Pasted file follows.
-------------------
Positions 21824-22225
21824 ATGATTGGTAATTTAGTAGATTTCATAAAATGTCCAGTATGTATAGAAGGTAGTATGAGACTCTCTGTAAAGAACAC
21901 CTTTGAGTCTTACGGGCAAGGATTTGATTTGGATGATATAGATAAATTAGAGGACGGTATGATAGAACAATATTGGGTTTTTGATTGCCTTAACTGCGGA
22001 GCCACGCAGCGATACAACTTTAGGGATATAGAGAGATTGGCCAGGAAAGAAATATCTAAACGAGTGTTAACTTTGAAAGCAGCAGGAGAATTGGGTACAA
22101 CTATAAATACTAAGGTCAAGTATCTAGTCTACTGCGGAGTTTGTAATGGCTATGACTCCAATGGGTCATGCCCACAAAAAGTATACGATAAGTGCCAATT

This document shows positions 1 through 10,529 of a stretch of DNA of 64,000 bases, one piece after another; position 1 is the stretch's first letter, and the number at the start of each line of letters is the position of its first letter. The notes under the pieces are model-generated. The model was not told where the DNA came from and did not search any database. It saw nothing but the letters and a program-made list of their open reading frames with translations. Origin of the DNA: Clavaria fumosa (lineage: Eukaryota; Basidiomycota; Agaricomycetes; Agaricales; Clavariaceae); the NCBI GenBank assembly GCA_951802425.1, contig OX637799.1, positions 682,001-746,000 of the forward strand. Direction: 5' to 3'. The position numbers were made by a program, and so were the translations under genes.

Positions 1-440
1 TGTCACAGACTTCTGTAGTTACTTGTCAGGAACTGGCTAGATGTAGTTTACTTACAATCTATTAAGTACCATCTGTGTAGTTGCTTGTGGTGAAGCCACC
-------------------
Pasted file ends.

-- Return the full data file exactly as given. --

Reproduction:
Positions 21824-22225
21824 ATGATTGGTAATTTAGTAGATTTCATAAAATGTCCAGTATGTATAGAAGGTAGTATGAGACTCTCTGTAAAGAACAC
21901 CTTTGAGTCTTACGGGCAAGGATTTGATTTGGATGATATAGATAAATTAGAGGACGGTATGATAGAACAATATTGGGTTTTTGATTGCCTTAACTGCGGA
22001 GCCACGCAGCGATACAACTTTAGGGATATAGAGAGATTGGCCAGGAAAGAAATATCTAAACGAGTGTTAACTTTGAAAGCAGCAGGAGAATTGGGTACAA
22101 CTATAAATACTAAGGTCAAGTATCTAGTCTACTGCGGAGTTTGTAATGGCTATGACTCCAATGGGTCATGCCCACAAAAAGTATACGATAAGTGCCAATT

This document shows positions 1 through 10,529 of a stretch of DNA of 64,000 bases, one piece after another; position 1 is the stretch's first letter, and the number at the start of each line of letters is the position of its first letter. The notes under the pieces are model-generated. The model was not told where the DNA came from and did not search any database. It saw nothing but the letters and a program-made list of their open reading frames with translations. Origin of the DNA: Clavaria fumosa (lineage: Eukaryota; Basidiomycota; Agaricomycetes; Agaricales; Clavariaceae); the NCBI GenBank assembly GCA_951802425.1, contig OX637799.1, positions 682,001-746,000 of the forward strand. Direction: 5' to 3'. The position numbers were made by a program, and so were the translations under genes.

Positions 1-440
1 TGTCACAGACTTCTGTAGTTACTTGTCAGGAACTGGCTAGATGTAGTTTACTTACAATCTATTAAGTACCATCTGTGTAGTTGCTTGTGGTGAAGCCACC